Then, in July of 2008, two years after Patsy Ramsey was laid to rest beside her daughter in a small cemetery on a quiet suburban street in Marietta, Georgia, then-Boulder District Attorney Mary Lacy dropped yet another bomb on the case. John and Patsy were off the hook, reported the D.A., because DNA tests indicated some “unexplained third party” had been with JonBenet that night, after all.
I felt relieved. I didn’t want to believe the statistics. No matter how much I study crime, blog about it, write about it, report on it, some fundamental part of my brain still wanted to believe there was no way the Ramseys, whatever their personal problems, could do such a thing. Not at Christmas. Not ever.
But now we’ve come back around to find that after delving deeply into the evidence in the case for over a year, a number of solid Colorado citizens did indeed conclude John and Patsy Ramsey had something to hide. Only the head prosecutor’s ultimate conclusion he couldn’t fight reasonable doubt kept the Ramseys out of court.
The Boulder Police have the case now. Though it’s an evergreen subject for Internet discussion and intermittently bursts into the news cycle again for another round of rehashing and gnashing of teeth in the media, it is almost as cold as Jack the Ripper, or the Zodiac Killer.
After Mary Lacy pointed away from the Ramseys, I decided she might be right to exonerate them. Friends on one discussion forum tried to convince me otherwise and I’m gratified that for a discussion of its kind, it was very civil. As recently as two weeks ago one of those friends even messaged me via Facebook to suggest I read a new book on the case that might make me reconsider the Ramseys. Out of respect for my friend I said I would, even though I doubted it would change my mind.
The murder of JonBenet Ramsey, though, will never be that simple a subject. The new revelation regarding the Grand Jury finding kicked blocks out from under theories I had concluded were pretty solid.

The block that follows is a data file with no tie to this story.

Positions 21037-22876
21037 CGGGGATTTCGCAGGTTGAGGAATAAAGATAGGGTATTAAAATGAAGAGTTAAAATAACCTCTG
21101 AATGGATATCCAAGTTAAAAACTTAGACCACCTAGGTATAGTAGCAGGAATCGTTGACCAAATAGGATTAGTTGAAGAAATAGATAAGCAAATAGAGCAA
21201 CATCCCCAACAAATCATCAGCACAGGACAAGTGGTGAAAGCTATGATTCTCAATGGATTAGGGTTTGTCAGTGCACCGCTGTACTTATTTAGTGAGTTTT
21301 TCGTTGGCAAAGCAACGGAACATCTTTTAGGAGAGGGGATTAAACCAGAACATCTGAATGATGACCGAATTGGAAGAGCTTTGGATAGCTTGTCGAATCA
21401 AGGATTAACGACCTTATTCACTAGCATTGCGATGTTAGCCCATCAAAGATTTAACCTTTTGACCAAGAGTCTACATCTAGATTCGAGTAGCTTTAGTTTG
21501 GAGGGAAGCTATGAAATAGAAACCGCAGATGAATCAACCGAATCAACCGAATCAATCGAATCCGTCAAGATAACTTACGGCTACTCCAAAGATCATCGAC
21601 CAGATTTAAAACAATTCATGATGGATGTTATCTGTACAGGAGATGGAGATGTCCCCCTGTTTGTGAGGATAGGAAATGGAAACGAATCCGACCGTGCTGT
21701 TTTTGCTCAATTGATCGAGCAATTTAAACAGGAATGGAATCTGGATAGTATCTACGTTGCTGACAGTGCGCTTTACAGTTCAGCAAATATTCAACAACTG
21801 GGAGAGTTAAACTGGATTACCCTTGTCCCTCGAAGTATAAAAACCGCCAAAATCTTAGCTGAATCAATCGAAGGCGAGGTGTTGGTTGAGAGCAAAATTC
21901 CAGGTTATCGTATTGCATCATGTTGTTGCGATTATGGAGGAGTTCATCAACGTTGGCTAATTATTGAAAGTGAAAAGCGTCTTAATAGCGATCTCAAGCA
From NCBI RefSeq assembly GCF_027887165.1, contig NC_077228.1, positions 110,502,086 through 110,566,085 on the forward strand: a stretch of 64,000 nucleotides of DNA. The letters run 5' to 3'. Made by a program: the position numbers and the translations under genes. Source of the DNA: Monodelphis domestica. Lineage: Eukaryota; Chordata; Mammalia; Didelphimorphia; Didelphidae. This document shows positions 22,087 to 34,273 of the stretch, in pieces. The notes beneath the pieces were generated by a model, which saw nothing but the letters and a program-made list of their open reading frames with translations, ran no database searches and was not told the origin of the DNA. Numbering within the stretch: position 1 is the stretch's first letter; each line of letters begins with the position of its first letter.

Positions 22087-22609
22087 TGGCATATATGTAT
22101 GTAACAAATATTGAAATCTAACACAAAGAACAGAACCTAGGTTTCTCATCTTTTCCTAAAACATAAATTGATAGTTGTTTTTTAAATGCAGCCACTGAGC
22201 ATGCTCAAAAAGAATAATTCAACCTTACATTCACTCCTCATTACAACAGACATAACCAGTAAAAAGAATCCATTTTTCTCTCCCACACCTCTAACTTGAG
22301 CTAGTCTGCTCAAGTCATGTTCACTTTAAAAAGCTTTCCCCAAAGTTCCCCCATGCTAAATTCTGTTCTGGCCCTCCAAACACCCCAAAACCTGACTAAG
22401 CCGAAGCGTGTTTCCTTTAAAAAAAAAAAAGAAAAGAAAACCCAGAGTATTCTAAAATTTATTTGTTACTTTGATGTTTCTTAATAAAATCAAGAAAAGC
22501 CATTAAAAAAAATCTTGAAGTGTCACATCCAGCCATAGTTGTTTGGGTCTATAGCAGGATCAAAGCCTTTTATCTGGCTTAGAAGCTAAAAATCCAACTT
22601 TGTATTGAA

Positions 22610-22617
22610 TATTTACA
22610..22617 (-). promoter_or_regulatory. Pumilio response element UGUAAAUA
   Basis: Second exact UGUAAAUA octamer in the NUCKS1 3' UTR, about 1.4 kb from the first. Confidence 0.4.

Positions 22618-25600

Upon reading the The Daily Camera article I recalled a hot Georgia summer day after hearing that the Ramseys were no longer suspects. I was in Marietta so on a whim I drove to the cemetery where JonBenet and her mother were buried. I parked and wondered what sort of strange people came by there (besides strange people like me)--wondered if John Mark Karr/Alexis Reich had perhaps even been there recently, as local news often reported sightings of Karr near his father’s house in an adjacent town.
Looking at Patsy’s headstone beside her daughter’s, I felt bad for her. Even sympathetic portraits of the family as a whole didn’t necessarily portray Patsy in the most positive light, and she didnt’ come across well in interviews--she seemed shrill, vain, sometimes only angry about accusations against her in a distant, disconnected way--but any parent considering the plight of someone who might have been falsely accused of killing their child would feel compassion for what the Ramseys went through.
I live over a thousand miles from there now. Even if I still lived in Georgia I doubt I’d ever visit that location again, as I no longer write solely about crime in general.
If I did visit those graves again, though, I think I might not feel that sympathy upon looking at Patsy’s headstone.
I might hope that there is some kind of afterlife, after all. And hope that once Patsy was there, she found she could no longer refuse to answer so many questions.